Book One -- The things that sustain and support the entire body, and what braces and attaches them all. [the bones and the ligaments that interconnect them] | Chapter 24 On the Bones of the Forearm: the Ulna and Radius

Smooth and rough surfaces on the length of the radius

Not far from the upper joint, where the neck (M in figs. 1-4, 9) of the radius is located, the radius puts forth a rough, blunt process (q in the same figs.) which faces the inner part of the forearm and provides a suitable place for insertion of the anterior of the muscles [m. biceps brachii] that flex the forearm. Moreover, in the remaining distance from the humerus to the wrist, the radius is not at all round and smooth. Along its lower portion it produces a sharp and quite prominent line [margo interosseus] (r, r, in figs. 1-4) which faces the third line [margo interosseus] of the ulna and admits the ligament [membrana interossea antebrachii] (T, V, S in the 7th table of muscles) that binds together both bones of the forearm like a very strong membrane where they stand apart. The outer side [facies anterior] of this line (s, s in figs. 1, 3), like the inner [facies posterior] (t, t in figs. 3, 4), 48 is also compressed and concave to make room for the muscles occupying the outer and inner portions of the forearm respectively. The inner side is rougher than the outer, because the muscle [m. flexor pollicis longus] that flexes the third bone of the thumb (h in the 6th table of muscles) takes a major portion of its origin from that side. The upper area of the radius opposite the line just described is nearly smooth and round, and near the midpoint of its length it is somewhat rough (u in figs. 2, 3, 4) so that two muscles can achieve a stronger insertion: one of them [m. supinator] (Q in the 7th table of muscles) is the shorter of the ones that supinate the radius, the other [m. pronator teres] (L in the 12th table of muscles, and then d, e) 49 the superior of those that pronate the radius. This roughness is particularly carved for the latter of these muscles because it makes a more sinewy than fleshy insertion 50 and it runs further along the bone.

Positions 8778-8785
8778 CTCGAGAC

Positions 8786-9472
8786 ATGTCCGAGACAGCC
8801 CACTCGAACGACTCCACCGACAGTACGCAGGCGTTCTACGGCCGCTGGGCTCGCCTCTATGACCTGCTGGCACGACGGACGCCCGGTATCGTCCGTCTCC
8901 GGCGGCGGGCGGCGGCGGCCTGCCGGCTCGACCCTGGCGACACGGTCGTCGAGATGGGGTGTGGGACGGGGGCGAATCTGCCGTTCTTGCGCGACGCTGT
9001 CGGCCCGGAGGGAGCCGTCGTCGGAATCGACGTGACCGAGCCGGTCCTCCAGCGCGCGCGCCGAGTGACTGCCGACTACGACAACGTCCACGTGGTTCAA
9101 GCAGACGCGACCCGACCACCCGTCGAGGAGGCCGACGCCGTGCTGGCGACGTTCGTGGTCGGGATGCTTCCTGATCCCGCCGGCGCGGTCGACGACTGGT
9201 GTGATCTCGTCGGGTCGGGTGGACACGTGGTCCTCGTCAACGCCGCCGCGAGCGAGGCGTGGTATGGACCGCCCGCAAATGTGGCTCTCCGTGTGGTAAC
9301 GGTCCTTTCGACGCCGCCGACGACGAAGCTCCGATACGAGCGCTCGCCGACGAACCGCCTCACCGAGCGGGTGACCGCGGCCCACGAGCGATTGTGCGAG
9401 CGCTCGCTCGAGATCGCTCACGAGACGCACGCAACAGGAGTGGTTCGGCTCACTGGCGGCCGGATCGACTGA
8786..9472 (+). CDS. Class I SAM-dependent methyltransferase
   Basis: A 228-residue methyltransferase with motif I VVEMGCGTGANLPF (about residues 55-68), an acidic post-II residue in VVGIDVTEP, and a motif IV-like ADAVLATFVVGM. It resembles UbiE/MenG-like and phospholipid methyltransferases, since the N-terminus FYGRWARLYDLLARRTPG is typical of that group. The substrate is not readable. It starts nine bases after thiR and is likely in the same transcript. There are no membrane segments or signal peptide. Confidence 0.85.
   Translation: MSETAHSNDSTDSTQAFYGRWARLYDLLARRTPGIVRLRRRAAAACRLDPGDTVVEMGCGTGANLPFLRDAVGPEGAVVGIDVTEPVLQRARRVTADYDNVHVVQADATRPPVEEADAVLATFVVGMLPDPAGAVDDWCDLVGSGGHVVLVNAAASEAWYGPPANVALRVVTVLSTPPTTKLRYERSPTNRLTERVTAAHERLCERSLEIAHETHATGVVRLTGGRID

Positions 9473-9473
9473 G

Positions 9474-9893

Book One -- The things that sustain and support the entire body, and what braces and attaches them all. [the bones and the ligaments that interconnect them] | Chapter 24 On the Bones of the Forearm: the Ulna and Radius